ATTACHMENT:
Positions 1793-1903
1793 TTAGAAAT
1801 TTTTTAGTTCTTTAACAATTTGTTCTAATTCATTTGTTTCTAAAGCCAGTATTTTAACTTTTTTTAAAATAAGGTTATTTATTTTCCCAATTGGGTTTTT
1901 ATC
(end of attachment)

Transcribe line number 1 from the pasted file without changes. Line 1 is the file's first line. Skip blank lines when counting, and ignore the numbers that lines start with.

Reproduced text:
Positions 1793-1903